Certain dietary components may play a role in the prevention of type 2 diabetes. We examined prospectively the associations between whole- and refined-grain intake and the risk of type 2 diabetes in a large cohort of men. Men from the Health Professionals Follow-up Study without a history of diabetes or cardiovascular disease in 1986 (n = 42898) were followed for </=12 y. Intakes of whole and refined grains, measured every 4 y by use of food-frequency questionnaires, were used to predict subsequent type 2 diabetes risk through multivariate analysis. We ascertained 1197 cases of incident type 2 diabetes. After adjustment for age; physical activity; cigarette smoking; alcohol consumption; family history of diabetes; and fruit, vegetable, and energy intakes, the relative risk of type 2 diabetes was 0.58 (95% CI: 0.47, 0.70; P for trend < 0.0001) comparing the highest with the lowest quintile of whole-grain intake. The association was moderately attenuated when additionally adjusted for body mass index (relative risk: 0.70; 95% CI: 0.57, 0.85; P for trend = 0.0006). Intake of refined grains was not significantly associated with risk of type 2 diabetes. After further adjustment for magnesium intake, cereal fiber intake, and glycemic load, the association between whole grains and type 2 diabetes was attenuated and the trend no longer significant. In men, a diet high in whole grains is associated with a reduced risk of type 2 diabetes in men that may be mediated by cereal fiber. Efforts should be made to replace refined-grain with whole-grain foods.
Article
Full-text available
Studying the links between dietary patterns and obesity is especially relevant for Middle-Eastern populations because of their high prevalence of a particular type of obesity, the so-called Middle-Eastern pattern, and their diets' unique characteristics. Therefore, we wondered if major dietary patterns are related to the prevalence of general obesity and central adiposity among Iranian women. In this cross-sectional study of 486 women aged 40-60 y, usual dietary intakes were evaluated using a FFQ and anthropometric measurements. By the use of factor analysis, we extracted 3 major dietary patterns: healthy dietary pattern, western dietary pattern, and Iranian dietary pattern. Individuals in the upper category of the healthy pattern score were less likely to be generally (OR = 0.28; 95% CI = 0.14-0.53) and centrally obese (OR = 0.30; 95% CI = 0.16-0.55), whereas those in the upper quintile of western pattern had greater odds (for general obesity: 2.73; 95% CI = 1.46-5.08 and for central obesity: 5.74; 95% CI =2.99-10.99). Controlling for potential confounders attenuated the associations, but even after adjusting for energy intake, the associations were significant for both general and central obesity. Although the Iranian dietary pattern and general obesity were not significantly associated, subjects in the highest quintile had greater odds of being centrally obese, either before (OR = 2.15; 95% CI = 1.18-3.90) or after (OR = 2.08; 95% CI = 1.09-3.65) control for confounders. This study indicates significant associations among major dietary patterns, general obesity, and central adiposity in a Middle-Eastern country. Further prospective investigations are required to confirm such associations.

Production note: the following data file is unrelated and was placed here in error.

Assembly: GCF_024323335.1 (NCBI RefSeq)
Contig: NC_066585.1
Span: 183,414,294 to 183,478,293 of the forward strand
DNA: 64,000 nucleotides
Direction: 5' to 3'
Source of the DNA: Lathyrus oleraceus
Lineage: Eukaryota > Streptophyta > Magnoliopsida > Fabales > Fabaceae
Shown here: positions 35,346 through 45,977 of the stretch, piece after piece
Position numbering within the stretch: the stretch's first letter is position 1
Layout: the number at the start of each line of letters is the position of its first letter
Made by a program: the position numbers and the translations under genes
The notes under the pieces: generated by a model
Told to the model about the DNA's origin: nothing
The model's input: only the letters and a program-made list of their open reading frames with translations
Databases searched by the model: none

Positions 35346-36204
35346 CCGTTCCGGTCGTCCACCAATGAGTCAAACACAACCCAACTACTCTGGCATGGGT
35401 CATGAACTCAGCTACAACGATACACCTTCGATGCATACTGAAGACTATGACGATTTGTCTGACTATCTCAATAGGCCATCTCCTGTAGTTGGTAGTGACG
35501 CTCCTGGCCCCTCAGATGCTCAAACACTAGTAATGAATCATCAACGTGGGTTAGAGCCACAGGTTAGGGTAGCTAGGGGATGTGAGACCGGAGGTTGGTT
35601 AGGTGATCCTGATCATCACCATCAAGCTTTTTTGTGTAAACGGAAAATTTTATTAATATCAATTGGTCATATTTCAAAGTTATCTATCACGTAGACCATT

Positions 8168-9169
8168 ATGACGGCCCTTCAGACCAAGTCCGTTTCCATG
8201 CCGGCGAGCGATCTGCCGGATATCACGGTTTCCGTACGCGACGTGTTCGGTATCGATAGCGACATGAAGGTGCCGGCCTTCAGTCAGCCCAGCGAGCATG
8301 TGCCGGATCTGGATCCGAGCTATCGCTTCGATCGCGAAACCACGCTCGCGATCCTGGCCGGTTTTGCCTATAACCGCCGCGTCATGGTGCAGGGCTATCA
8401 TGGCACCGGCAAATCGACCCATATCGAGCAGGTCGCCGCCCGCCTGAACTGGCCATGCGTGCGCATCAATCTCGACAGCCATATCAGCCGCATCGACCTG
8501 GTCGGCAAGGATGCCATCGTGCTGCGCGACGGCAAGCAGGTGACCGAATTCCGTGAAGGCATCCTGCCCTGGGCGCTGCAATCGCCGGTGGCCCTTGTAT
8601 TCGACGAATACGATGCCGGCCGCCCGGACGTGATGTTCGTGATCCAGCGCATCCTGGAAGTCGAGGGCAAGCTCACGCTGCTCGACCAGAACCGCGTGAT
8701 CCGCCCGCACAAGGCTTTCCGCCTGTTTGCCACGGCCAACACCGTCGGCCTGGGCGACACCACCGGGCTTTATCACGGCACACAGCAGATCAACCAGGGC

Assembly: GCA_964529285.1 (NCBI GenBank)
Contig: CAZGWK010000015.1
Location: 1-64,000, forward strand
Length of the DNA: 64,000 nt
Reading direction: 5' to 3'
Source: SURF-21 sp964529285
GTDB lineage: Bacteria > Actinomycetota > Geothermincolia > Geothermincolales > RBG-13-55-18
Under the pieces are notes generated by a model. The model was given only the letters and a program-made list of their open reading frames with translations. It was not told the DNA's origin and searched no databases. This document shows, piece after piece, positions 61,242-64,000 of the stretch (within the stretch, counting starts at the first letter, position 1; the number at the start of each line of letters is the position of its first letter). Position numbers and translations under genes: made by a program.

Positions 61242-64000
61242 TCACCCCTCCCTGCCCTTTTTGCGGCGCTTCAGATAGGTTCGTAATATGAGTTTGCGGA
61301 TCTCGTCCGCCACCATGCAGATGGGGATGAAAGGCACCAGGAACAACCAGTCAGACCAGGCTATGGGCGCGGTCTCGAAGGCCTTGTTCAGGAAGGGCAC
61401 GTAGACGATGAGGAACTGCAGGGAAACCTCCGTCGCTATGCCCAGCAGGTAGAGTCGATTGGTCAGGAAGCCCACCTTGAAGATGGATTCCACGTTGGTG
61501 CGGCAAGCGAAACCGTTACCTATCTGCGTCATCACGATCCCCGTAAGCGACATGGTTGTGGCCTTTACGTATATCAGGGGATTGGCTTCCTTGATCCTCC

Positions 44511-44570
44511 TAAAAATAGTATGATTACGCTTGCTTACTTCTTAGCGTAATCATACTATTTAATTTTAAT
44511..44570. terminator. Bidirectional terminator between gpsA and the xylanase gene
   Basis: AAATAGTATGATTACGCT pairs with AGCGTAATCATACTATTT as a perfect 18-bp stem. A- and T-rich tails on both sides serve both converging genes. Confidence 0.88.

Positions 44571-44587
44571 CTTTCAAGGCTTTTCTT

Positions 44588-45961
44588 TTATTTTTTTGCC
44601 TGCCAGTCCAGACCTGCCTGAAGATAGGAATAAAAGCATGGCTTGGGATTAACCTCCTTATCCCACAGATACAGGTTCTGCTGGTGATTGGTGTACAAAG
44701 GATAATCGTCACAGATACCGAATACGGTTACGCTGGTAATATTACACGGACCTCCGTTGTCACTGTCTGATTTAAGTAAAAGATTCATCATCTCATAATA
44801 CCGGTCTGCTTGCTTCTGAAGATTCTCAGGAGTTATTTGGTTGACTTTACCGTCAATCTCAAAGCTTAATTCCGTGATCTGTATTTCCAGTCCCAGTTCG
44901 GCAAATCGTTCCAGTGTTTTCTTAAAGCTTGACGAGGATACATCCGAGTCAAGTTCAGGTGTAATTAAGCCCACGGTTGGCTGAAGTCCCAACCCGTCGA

Article
It has been suggested that access to high caloric food attenuates stress response. The present paper investigates whether access to commercial chow enriched with glucose and fat, here referred to as comfort food alters behavioral, metabolic, and hormonal parameters of rats submitted to three daily sessions of foot-shock stress. Food intake, anxiety-like behaviors, and serum levels of insulin, leptin, corticosterone, glucose and triglycerides were determined. The rats submitted to stress decreased the intake of commercial chow, but kept unaltered the intake of comfort food. During the elevated plus maze (EPM) test, stressed rats increased the number of head dipping, entries into the open arms, as well as the time spent there, and decreased the number of stretched-attend posture and risk assessment. These effects of stress were independent of the type of food consumed. Non-stressed rats ingesting comfort food decreased risk assessment as well. Stress and comfort food increased time spent in the center of the open field and delayed the first crossing to a new quadrant. Stress increased the plasma level of glucose and insulin, and reduced triglycerides, although consumption of comfort food increases glucose, triglyceride and leptin levels; no effect on leptin level was associated to stress. The stress induced increase in serum corticosterone was attenuated when rats had access to comfort food. It was concluded that foot-shock stress has an anorexigenic effect that is independent of leptin and prevented upon access to comfort food. Foot-shock stress also has an anxiolytic effect that is potentiated by the ingestion of comfort food and that is evidenced by both EPM and open field tests.